We’re lucky in that we’re able to do things that we’re passionate about. On the other hand, we’ve also put a fair bit of effort into getting our jobs set up so that we could do just that. You’re absolutely right in saying that it’s still work, but it does make a big difference to love what you do.
    Thanks for being a consistent source of insight and inspiration Valeria!

  4. You say you have been at this ten years, well done for being persistent, for paying it forward and sharing with your community.
    Thanks for saying what many people feel when it comes to your hard work – your three things that will net you a ‘no’.
    So, my first comment here is just an all round thank you. I shall make the effort to comment more.

  5. Valeria, thanks for a very inspirational post on Labor Day. It lays out two incredibly important concepts: 1) doing the work is the only legitimate path to success and 2) relationships cannot be taken for granted. Both principals require a daily commitment. So, as I treat Labor Day as “back to school”, I am glad to have read your post and get into the right mindset!

  6. Very thoughtful advice Valeria, thank you. I am particularly grateful for the link to 21 things I can do at a conference because I will be attending my very first conference this month (Third Tuesday Measurement Matters) and I am rather nervous about it. I will be sure to come with a good attitude, engage with my neighbours, document what I’ve learned to share with my team and chat with the organizers. Hope you had a nice and productive labour day.

  7. @Tim – busy with a purpose is very different than busy-body, and you are feeling that difference. Indeed, when you have passion on your side, it puts you in the meaning creation bucket, for yourself, and, when you’re lucky, with your clients. I continue to enjoy your thinking out loud at the blog, and sharing it. I would not have found in my circles, had you not linked to one of my posts a while back.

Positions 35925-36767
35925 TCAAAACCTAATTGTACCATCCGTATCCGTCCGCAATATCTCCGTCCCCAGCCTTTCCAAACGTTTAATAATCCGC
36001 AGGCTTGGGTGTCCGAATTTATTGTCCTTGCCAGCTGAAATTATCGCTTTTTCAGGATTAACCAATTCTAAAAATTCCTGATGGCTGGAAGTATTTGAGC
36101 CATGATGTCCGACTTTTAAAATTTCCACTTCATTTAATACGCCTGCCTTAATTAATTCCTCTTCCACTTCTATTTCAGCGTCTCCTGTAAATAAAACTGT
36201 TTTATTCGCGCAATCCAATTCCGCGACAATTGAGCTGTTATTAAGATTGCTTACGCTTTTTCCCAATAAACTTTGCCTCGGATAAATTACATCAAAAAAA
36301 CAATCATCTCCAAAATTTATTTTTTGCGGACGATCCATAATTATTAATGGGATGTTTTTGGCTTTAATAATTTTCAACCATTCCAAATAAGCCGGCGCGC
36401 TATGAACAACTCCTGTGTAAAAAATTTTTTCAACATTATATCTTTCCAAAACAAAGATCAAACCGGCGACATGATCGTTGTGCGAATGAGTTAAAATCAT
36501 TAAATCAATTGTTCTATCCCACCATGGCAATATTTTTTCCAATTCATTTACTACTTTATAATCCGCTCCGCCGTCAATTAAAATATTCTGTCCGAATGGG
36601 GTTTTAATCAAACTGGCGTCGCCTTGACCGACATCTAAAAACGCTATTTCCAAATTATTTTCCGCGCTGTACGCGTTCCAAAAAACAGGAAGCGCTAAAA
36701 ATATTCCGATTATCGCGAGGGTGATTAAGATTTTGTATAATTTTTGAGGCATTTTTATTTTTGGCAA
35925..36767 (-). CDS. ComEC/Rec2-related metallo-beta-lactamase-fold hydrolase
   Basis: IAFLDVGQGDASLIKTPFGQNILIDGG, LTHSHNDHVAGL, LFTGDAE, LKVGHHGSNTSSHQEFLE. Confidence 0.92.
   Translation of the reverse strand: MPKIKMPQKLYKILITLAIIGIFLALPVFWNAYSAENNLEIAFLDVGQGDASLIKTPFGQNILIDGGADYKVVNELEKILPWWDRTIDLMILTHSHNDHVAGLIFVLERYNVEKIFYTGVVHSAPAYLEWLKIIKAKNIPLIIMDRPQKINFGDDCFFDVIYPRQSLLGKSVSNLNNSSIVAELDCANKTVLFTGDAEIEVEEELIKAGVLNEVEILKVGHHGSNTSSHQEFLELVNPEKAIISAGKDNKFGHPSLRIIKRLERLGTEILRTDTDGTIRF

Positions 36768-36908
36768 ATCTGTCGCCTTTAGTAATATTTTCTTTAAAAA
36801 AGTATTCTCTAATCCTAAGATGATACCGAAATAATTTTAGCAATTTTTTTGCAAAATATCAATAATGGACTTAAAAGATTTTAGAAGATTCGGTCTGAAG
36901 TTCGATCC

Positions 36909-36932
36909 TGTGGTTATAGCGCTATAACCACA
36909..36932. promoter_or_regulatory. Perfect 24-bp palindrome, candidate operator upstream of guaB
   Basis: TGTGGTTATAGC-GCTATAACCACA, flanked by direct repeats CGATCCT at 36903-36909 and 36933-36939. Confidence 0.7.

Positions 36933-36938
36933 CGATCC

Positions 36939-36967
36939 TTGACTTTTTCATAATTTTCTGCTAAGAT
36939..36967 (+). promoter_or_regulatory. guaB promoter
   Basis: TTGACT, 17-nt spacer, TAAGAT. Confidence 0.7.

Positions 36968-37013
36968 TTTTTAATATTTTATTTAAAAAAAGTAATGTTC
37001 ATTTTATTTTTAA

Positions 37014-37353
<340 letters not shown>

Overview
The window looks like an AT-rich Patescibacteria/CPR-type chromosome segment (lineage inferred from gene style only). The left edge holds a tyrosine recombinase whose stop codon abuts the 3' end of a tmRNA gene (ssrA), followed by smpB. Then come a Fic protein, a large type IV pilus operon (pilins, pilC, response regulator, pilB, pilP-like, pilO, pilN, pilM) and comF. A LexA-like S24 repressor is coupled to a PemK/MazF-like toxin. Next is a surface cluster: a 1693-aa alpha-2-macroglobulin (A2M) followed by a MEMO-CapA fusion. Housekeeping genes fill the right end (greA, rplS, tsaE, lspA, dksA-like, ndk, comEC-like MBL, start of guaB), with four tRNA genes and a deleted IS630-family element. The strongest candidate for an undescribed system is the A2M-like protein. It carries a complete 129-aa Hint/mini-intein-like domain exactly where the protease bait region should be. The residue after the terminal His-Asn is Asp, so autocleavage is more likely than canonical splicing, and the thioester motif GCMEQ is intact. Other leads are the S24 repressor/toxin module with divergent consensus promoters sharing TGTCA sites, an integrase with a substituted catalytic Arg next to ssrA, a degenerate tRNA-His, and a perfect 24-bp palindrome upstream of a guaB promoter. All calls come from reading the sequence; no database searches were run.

@Sarah – consistently. I started much earlier. I believe I was 6 when I had my first talk. Had to step on a box to reach the mike. It was a school reunion I was at with y mom, and they were talking about my textbook. So I thought that hearing the opinion of a student would be helpful. Had the best teacher in my mother 😉 Nice to have your feedback. Because I get such thoughtful comments, I tend to remember each person who stops by here. In your case, I remember you from Third Tribes and your amazing work. Keep inspiring us, boss.
    @Mary Ann – our red carpet is always ready to welcome you here. I should probably have added that sometimes doing the work may not get you noticed quickly. However, you get noticed whenever you’re ready to expand your thinking and use your influence to help others. When that is genuine, it’s the most powerful form of recognition — because you end up not needing any.
    @Alexandra – I wrote other posts about preparing ahead of a conference, if you’re so inclined. Since TypePad has pretty poor SEO, here’s the link to one from a couple of years back: 5 tips to maximize event attendance – have fun, meet people!